|Publication number||US5060249 A|
|Application number||US 07/394,016|
|Publication date||Oct 22, 1991|
|Filing date||Aug 15, 1989|
|Priority date||Aug 26, 1988|
|Also published as||DE68900757D1, EP0358965A1, EP0358965B1|
|Publication number||07394016, 394016, US 5060249 A, US 5060249A, US-A-5060249, US5060249 A, US5060249A|
|Inventors||Yosef Eisen, Drora Kedem, Emanuel Yellin|
|Original Assignee||The State Of Israel, Atomic Energy Commission, Soreq Nuclear Research Center|
|Export Citation||BiBTeX, EndNote, RefMan|
|Patent Citations (3), Referenced by (23), Classifications (6), Legal Events (6)|
|External Links: USPTO, USPTO Assignment, Espacenet|
The present invention relates to a fast inspection system for automatic detection and imaging of small and concealed amounts of elementary and compounded heavy metals such as lead, gold, uranium and the like. The invention is applicable for detecting in luggage, parcels, letters and the like, smuggled elemental and compounded precious metals such as gold and platinum, strategic metals such as uranium, thorium and plutonium, as well as explosive devices with lead-based or mercury-based detonators. In the following description the background of the invention will be discussed in connection with the detection of lead-based and mercury-based detonators such as lead azide or lead stiphnate, it being understood that the invention is not confined thereto.
The following is a list of prior art publications believed to be pertinent:
1. "Proceedings of the new concepts symposium and workshop on detection and identification of explosives, Reston, Virginia", U.S. Department of Commerce, National Technical Information Service (Oct. 1978), and references therein;
2. U.S. Pat. No. 3,832,545, J.R. Hansen, W.C. Divens, M.J. Hurwitz and R.J. Schneeberger, Westinghouse Corporation;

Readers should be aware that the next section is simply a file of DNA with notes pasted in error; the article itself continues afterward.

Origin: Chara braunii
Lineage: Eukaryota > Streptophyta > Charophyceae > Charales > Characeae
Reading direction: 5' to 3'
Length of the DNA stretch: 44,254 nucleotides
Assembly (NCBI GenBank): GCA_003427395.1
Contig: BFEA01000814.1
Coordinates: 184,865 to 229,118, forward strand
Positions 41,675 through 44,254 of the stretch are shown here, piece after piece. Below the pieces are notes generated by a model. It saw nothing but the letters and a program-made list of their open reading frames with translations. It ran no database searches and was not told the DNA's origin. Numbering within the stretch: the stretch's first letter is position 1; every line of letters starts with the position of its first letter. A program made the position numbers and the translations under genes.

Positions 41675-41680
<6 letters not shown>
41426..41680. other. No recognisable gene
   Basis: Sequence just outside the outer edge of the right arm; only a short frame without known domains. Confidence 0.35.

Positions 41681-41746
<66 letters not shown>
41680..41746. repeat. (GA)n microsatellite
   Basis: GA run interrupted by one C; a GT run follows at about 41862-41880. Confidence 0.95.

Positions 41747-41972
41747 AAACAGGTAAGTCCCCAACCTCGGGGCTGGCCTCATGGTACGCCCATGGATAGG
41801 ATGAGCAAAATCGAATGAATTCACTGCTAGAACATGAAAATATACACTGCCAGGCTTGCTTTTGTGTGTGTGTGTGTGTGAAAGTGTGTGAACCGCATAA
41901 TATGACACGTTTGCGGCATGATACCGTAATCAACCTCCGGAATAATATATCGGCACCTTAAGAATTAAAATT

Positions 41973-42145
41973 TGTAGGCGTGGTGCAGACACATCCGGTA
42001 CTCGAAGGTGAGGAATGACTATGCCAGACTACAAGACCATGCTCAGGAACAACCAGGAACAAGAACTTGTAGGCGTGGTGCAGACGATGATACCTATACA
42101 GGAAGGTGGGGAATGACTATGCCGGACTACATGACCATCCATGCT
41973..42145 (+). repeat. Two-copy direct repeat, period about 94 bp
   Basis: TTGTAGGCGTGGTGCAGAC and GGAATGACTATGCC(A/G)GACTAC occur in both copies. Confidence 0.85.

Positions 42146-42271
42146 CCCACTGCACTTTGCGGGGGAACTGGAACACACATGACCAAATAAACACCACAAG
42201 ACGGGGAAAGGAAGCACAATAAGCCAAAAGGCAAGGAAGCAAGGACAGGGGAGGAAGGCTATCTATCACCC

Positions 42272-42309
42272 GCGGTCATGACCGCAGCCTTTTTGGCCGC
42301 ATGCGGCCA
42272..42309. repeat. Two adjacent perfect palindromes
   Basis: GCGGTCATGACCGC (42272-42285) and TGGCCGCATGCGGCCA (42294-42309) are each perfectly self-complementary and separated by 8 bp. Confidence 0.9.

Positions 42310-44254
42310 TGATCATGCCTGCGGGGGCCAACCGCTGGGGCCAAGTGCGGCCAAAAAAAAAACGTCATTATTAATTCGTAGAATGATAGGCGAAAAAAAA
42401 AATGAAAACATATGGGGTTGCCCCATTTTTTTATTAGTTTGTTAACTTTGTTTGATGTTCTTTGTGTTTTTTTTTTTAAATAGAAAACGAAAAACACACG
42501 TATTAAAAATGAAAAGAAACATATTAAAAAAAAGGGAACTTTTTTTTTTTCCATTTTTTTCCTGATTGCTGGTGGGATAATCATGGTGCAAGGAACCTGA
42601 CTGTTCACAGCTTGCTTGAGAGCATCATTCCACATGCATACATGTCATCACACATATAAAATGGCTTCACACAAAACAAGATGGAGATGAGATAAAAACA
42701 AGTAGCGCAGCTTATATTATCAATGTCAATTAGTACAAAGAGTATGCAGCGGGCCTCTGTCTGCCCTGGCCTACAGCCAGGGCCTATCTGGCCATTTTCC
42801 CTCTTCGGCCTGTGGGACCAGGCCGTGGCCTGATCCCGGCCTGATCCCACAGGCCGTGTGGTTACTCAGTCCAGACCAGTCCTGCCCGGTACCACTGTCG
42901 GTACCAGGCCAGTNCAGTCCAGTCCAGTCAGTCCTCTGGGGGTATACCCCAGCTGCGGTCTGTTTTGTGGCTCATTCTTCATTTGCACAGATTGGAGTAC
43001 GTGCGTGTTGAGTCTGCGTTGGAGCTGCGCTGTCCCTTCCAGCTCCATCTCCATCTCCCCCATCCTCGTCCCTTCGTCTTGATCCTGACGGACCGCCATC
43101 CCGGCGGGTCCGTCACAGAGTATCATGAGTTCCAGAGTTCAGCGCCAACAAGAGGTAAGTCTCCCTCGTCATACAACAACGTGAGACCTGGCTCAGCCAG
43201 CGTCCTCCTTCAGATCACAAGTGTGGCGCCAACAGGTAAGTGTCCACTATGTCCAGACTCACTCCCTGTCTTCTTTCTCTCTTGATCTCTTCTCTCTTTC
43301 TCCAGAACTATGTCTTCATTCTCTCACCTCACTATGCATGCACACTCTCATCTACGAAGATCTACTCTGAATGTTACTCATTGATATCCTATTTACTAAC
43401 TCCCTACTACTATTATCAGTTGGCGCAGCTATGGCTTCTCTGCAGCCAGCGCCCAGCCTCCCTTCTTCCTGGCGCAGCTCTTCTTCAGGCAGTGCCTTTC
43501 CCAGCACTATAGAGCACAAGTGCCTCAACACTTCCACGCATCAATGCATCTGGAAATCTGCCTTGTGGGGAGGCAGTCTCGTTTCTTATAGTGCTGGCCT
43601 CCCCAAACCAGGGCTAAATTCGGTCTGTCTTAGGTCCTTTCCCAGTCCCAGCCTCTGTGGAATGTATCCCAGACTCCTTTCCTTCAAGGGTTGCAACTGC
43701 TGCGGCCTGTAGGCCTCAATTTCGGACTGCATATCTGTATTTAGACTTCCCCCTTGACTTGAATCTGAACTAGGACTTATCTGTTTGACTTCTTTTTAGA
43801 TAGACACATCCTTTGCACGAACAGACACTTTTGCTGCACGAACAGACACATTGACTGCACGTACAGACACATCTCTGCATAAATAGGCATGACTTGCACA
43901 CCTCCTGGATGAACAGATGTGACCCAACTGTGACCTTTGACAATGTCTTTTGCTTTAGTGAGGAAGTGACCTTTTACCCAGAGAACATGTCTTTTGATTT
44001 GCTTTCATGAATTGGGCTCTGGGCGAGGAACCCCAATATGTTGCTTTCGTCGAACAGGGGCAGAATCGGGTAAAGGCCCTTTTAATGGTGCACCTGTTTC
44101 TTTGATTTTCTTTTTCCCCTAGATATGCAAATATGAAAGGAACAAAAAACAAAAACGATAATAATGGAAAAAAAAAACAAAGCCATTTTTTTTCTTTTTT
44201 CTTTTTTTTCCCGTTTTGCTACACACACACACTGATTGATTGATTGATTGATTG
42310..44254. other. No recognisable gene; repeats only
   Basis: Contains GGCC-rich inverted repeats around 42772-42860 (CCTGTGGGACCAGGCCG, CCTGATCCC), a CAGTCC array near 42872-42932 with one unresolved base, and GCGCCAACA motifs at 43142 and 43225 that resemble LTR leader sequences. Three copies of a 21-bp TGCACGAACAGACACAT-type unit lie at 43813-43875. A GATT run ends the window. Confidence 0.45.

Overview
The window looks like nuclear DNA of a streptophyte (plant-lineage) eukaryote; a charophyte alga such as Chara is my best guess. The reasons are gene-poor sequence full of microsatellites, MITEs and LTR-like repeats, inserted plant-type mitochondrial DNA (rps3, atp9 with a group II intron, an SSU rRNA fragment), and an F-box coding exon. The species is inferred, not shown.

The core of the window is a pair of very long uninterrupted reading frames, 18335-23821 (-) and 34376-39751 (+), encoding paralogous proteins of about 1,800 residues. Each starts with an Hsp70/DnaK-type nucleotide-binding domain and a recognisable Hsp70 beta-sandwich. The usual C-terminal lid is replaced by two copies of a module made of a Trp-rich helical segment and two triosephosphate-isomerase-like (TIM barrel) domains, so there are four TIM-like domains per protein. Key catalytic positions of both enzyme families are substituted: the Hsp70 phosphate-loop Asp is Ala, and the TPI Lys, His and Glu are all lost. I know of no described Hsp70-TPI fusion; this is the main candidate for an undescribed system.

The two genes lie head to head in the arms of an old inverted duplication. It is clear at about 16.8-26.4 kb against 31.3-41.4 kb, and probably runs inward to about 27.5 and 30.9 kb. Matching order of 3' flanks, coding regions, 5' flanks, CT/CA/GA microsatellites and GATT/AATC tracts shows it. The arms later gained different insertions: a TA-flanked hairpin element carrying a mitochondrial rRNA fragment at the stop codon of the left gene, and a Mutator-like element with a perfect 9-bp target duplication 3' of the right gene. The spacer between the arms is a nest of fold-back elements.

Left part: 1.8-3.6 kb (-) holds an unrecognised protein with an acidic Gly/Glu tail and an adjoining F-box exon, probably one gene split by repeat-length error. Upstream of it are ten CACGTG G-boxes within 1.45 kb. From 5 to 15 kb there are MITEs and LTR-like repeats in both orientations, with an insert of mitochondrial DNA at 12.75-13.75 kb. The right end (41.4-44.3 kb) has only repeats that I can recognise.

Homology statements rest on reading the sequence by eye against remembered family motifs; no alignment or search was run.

3. "An evaluation of X-ray fluorescence as a means of explosives detection", R.I. Miller, C.L. Abbat, S.A. Daavey and P.T. Smith, SAI, Sunnyvale, Ca 1977. The work was supported by the FAA under contract DOT-FA77WA-3963;
4. F.S. Goulding, Muc. Instr. and Meth. 142 1977) 213;
5. Differential X-ray method and apparatus, F. Keliz and C.A. Mistretta, Wisconsin Alumni Research Foundation, U.S. Pat. No. 3,974,386;
6. Determination of uranium content in material quantitative analysis, R.C. Smith, Westinghouse Electric Corp. U.S. Pat. No. 4,158,769 (1979).
A great need exists for the fast screening of luggage, parcels, letters and the like for the purpose of detecting any concealed explosive devices (Ref.1). Explosive devices comprise an explosive material and a detonator and the former are often in the form of sheets such as those commercially known by the name Deta (Trade Mark, Du Pont) which are difficult to detect by any known fast scanning system (Ref.2). It has therefore been realised that a reliable method for the detection of explosive devices such as booby-traps or time bombs, that functions regardless of the nature and shape of the explosive material, could be based on detection of their lead-based or mercury-based detonators. Due to their small size, detonators are easily concealed among other objects. Consequently they cannot generally be perceived visually, e.g. in images of the interior of a piece of luggage produced by a conventional X-ray apparatus such as used for the inspection of luggage at airports. It has therefore been proposed (Ref. 3) to detect lead-based or mercury-based detonators by means of the X-ray fluorescent technique (Ref.4). This method, however, was found to be ineffective in luggage handling operations because of its low sensitivity, the high probability of its producing false alarm and its being intrinsically incapable of imaging the screened object.